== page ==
Previously at the Wellington Film Society: Monte Hellman’s road to nowhere.
Given more than a decade has passed since I last saw Two-Lane Blacktop, Monday night’s Film Society screening was something of a revelation. Never mind the fact that revisiting the film after all these years was like experiencing it for the first time; more striking is the discovery of a movie from the past that refuses to age or be anchored by social and political context, and unlike its more illustrious contemporaries, was clearly ahead of its time. Lined up against the counter-cultural milestone Easy Rider—a major critical and commercial success Two-Lane Blacktop was supposed to emulate—Monte Hellman’s film appears practically foreign, its visual language and cultural orientation vastly different and very much of independent thought. Dennis Hopper’s iconic film managed to capture the zeitgeist and change the landscape for American moviemakers, but in doing so became a relic, a creaky anti-authoritarian fantasy whose LSD freak-out was what passed for ‘avant-garde’ at the time. (Hopper’s next two features as director, The Last Movie  and Out of the Blue , were more audacious and deserve greater recognition.) Hellman, on the other hand, was a filmmaker genuinely striving to “open up the form”—famous words from Martin Scorsese, whose violent and fluid studies of anti-heroism are widely regarded as the ‘radical’ artforms of the New Hollywood.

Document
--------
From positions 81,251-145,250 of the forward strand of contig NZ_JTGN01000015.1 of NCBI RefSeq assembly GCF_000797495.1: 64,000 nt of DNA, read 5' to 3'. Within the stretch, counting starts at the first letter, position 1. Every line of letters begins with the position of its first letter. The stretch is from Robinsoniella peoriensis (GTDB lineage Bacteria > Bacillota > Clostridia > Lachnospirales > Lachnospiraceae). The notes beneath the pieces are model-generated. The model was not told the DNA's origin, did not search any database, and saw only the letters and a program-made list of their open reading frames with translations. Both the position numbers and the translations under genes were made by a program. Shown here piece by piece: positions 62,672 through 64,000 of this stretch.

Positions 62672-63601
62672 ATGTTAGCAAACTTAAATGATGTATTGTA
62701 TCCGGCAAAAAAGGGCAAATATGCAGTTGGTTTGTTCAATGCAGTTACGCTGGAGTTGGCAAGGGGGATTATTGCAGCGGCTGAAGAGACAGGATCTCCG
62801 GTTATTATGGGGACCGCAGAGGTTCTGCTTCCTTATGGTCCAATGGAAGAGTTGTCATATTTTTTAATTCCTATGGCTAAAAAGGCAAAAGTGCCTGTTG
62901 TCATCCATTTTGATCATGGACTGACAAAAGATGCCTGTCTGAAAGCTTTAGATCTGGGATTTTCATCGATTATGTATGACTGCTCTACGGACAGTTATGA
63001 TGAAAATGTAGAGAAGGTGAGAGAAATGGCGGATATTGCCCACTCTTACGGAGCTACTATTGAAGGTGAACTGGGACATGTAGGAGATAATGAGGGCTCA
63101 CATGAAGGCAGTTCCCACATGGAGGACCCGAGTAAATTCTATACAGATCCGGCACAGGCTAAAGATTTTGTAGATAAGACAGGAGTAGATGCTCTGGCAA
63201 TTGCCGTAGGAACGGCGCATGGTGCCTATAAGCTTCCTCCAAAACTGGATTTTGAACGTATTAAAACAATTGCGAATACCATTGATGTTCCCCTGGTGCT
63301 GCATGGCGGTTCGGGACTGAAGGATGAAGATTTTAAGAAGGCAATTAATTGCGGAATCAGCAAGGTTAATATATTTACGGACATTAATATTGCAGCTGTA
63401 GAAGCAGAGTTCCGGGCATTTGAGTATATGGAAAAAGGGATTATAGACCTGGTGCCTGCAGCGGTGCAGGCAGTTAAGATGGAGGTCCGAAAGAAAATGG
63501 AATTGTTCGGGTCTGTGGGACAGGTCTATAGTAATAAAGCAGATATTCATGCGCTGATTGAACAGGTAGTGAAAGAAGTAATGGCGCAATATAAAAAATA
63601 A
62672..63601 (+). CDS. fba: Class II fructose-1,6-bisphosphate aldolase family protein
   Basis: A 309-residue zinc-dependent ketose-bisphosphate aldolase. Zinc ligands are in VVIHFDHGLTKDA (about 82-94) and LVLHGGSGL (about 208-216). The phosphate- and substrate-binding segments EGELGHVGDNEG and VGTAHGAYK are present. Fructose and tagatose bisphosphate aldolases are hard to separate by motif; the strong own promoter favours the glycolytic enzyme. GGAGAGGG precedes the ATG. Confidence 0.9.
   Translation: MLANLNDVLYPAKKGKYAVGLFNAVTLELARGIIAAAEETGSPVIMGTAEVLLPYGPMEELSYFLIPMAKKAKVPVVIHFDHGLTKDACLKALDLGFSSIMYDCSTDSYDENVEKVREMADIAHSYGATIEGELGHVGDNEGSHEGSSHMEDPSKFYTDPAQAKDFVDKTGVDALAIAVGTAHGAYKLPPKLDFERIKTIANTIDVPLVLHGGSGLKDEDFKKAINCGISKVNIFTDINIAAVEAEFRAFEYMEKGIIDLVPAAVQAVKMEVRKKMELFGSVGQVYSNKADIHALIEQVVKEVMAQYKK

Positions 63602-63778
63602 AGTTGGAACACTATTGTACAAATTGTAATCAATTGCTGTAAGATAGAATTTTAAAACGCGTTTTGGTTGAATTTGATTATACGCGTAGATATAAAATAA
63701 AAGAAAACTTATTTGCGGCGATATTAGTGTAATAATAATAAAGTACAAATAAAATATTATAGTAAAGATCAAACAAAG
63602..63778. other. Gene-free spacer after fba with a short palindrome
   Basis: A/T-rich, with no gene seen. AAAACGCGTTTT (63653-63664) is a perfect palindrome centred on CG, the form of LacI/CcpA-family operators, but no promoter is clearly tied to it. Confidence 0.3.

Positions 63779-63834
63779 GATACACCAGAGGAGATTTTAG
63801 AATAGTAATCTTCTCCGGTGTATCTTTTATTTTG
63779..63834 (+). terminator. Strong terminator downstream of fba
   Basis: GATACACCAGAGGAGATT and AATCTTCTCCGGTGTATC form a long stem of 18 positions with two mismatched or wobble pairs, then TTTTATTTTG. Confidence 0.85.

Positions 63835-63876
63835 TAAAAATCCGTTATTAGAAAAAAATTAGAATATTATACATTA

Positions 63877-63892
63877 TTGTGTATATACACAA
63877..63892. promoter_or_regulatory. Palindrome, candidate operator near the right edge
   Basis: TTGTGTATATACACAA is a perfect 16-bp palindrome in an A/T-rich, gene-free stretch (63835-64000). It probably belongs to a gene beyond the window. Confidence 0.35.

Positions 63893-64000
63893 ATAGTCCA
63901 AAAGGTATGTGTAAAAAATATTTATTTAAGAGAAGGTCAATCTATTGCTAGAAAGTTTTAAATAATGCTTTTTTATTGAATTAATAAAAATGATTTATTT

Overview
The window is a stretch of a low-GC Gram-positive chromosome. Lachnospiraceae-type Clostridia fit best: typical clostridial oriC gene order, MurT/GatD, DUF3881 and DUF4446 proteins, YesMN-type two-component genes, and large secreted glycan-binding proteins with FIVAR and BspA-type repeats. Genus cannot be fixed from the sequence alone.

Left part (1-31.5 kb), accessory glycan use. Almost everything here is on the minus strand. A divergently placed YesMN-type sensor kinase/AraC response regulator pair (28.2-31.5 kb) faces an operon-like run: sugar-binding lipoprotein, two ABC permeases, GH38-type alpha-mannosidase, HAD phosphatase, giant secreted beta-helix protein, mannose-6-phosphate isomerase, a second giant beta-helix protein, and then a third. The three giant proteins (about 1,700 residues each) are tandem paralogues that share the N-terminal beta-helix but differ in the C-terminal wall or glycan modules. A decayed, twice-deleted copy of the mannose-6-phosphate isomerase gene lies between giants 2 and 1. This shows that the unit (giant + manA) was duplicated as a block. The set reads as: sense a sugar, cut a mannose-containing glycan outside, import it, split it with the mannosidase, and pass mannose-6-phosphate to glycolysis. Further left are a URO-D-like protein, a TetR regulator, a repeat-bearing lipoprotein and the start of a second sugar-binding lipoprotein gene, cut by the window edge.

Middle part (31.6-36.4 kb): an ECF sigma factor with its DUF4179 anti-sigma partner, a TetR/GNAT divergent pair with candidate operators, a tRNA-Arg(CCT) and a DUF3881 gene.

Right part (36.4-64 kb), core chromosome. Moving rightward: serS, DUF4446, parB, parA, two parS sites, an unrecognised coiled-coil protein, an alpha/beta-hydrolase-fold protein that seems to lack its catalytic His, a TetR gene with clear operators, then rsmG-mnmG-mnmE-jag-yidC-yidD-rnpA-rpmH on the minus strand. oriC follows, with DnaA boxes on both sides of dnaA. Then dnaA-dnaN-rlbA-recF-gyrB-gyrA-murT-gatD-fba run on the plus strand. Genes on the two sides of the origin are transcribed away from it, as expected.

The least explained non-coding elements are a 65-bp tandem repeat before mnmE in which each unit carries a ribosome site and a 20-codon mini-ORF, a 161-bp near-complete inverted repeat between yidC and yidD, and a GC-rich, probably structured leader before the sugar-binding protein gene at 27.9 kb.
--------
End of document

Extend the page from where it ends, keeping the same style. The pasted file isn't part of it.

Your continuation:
An injustice, since Two-Lane Blacktop arguably prefigured the 21st century movement towards a slower, more contemplative mode of moviemaking. Naturally, the seeds for ‘slow cinema’ weren’t planted by Hellman alone—far from it, with the likes of Antonioni, Bresson, and Tarvovsky already accomplishing great things in Europe, a part of the world where Hellman would’ve thrived as a filmmaker—but particularly with Two-Lane Blacktop, the aesthetic hallmarks are plain to see. Hellman’s cult westerns, Ride in the Whirlwind and The Shooting (both 1966), were bold experiments within the framework of a genre fading fast and therefore open to reinterpretation, and in conceiving Two-Lane Blacktop, he seemed to already understand how the road movie could be something other than a blunt metaphor or a figurative journey. If Two-Lane Blacktop is described as an existential classic, it is essentially because, on the face of it, it is a film about ‘nothing’; certainly, not about the establishment, the state of the nation, or the myth of the American Dream, lofty themes Easy Rider went for broke on. Formally, Hellman’s film is especially clear-sighted in the way it alienates itself from the defining spirit of the era, and retroactively, aligns itself with current trends in art cinema: shots are held much longer than usual, dialogue is thinned out and replaced with silence, plot is non-existent, the passing of time is at once tangible and enigmatic (“It must be Saturday,” one of the characters unconsciously remarks), and special attention is paid to incidental moments and breaks in narrative momentum—not that Two-Lane Blacktop has much of it to begin with.